Open neuronavigation biopsy – Sometimes a larger sample of the tumour might be needed, or if there is a high risk of bleeding, your surgeon may perform an open biopsy. This is for tumours which are on the surface of the brain, not deep inside. A neuronavigation system is used and a small part of your skull (‘bone flap’) is removed to give your neurosurgeon better access to your tumour. Samples are taken without passing a needle into the tumour. The hole is closed using staples or stitches.

After your biopsy, you may be given steroids to help with any brain swelling.

After a biopsy

After having a biopsy you may need to stay in hospital overnight or for a few days. However, sometimes a biopsy can be done as a day case and you will be allowed home that day.

If you have had a craniotomy, your recovery might take longer and you may need a longer stay in hospital.


A biomarker is a biological marker or indicator of a certain process happening in the body. If you have a brain tumour, a biomarker test may be used to look at the genes associated with your type of tumour.

With brain tumours, biomarker tests can be used to see if your tumour has certain changes in its genes that may be used to:

  • help diagnose the type of tumour you have
  • predict how fast your tumour will grow
  • suggest how you may respond to certain treatments, such as chemotherapy and, possibly, radiotherapy.

Research is still in early stages and it’s important to know that :

biomarkers are not treatments

biomarker tests are only available for certain types of tumours, but research is continually discovering more biomarkers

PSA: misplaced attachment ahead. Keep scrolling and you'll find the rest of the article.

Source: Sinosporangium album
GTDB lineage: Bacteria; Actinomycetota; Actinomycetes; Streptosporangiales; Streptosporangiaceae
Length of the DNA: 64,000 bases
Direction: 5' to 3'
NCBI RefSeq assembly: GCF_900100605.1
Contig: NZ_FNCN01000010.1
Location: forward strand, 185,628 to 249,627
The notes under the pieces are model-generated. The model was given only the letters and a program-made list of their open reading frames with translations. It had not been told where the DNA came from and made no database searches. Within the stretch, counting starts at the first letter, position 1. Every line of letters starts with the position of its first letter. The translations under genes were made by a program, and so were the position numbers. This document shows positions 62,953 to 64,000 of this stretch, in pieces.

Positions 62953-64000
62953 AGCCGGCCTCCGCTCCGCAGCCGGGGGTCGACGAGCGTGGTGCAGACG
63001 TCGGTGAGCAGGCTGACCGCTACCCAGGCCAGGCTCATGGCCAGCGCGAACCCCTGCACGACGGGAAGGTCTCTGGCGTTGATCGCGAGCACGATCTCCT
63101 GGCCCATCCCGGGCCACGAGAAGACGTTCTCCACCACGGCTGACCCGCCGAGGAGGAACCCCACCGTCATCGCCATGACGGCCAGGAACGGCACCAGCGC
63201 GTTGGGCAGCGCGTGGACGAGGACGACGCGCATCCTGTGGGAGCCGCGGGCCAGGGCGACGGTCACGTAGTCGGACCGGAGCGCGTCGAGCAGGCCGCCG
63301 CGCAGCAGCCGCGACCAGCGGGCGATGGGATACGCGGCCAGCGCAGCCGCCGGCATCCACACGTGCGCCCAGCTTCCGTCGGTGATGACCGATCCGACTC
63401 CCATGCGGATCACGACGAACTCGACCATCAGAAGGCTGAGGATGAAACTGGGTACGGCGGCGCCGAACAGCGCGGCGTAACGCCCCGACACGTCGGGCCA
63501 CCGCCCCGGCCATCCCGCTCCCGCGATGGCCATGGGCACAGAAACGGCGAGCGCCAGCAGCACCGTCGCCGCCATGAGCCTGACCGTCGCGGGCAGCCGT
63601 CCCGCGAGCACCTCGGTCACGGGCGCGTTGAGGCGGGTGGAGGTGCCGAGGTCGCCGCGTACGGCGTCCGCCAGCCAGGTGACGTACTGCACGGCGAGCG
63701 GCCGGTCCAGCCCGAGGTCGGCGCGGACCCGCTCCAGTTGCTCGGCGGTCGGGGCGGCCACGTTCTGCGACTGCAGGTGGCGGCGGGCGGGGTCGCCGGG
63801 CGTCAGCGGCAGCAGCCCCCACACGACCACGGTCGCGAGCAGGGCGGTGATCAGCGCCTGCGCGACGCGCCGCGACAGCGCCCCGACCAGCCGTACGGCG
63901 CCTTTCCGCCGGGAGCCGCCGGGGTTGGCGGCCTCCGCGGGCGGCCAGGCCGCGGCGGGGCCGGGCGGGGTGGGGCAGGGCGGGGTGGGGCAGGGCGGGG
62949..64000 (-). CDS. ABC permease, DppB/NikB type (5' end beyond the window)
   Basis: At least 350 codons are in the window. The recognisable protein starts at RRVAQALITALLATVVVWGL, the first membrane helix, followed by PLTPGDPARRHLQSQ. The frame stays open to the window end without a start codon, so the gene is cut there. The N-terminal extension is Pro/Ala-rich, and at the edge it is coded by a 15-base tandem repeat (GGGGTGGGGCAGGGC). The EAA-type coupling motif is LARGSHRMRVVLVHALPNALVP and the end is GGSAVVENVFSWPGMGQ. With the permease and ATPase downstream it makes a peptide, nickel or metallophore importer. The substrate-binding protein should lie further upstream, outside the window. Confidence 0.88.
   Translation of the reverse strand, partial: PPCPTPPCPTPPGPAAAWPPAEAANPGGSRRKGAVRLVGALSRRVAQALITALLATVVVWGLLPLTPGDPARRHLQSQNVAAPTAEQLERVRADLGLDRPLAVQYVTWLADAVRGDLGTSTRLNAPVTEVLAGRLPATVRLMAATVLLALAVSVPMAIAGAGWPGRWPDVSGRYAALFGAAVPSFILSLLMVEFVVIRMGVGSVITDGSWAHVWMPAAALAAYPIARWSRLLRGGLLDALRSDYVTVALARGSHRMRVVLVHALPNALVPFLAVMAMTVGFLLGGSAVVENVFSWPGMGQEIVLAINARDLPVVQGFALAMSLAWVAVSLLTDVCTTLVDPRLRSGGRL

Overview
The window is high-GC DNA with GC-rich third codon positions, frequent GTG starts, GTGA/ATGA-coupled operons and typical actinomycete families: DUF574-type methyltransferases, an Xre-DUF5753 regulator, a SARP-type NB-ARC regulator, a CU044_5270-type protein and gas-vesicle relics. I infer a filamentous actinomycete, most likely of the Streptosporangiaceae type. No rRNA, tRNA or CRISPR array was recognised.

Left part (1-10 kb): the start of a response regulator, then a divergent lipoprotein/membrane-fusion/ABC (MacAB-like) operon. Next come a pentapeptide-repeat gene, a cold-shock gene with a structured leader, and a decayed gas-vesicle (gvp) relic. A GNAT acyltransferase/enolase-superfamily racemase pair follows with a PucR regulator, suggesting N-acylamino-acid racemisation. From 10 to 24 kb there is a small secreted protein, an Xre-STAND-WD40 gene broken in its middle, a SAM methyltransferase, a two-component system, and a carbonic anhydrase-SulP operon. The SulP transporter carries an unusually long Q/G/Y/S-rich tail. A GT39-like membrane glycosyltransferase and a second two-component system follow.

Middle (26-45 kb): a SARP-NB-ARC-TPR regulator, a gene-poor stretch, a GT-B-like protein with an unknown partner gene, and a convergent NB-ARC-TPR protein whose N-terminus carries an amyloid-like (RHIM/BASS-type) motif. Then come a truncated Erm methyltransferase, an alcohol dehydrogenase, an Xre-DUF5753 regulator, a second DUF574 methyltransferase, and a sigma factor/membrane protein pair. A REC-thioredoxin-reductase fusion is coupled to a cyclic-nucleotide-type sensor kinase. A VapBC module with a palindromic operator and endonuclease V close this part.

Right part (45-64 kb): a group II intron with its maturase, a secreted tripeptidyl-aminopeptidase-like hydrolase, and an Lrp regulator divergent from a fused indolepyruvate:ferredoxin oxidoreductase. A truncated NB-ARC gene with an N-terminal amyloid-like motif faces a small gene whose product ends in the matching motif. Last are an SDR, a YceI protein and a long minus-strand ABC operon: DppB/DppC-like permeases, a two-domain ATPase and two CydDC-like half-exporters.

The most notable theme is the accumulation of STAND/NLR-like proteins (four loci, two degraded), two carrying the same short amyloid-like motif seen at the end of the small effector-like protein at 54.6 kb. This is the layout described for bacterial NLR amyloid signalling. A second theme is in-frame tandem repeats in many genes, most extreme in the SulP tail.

biomarkers often don’t give absolute answers, but suggest likely tumour behaviour

not all hospitals offer biomarker tests (although you may be able to be referred to another hospital that does)

there are advantages and disadvantages to testing.


Biomarker test results can be useful in giving more detailed information about your tumour type. This can help to give a more accurate diagnosis and plan appropriate, more personalised treatment.

For certain tumour types, they may also suggest how your tumour may respond to certain treatments and also give information that can help estimate your prognosis (likely outcome of your treatment).

The results may also help give an indication as to which clinical trials may be suitable for you. For more information about clinical trials, see our Clinical trials webpage and fact sheet.


While many scientists believe that biomarker testing is helpful, others argue that the results are sometimes unclear due to a number of factors. For example: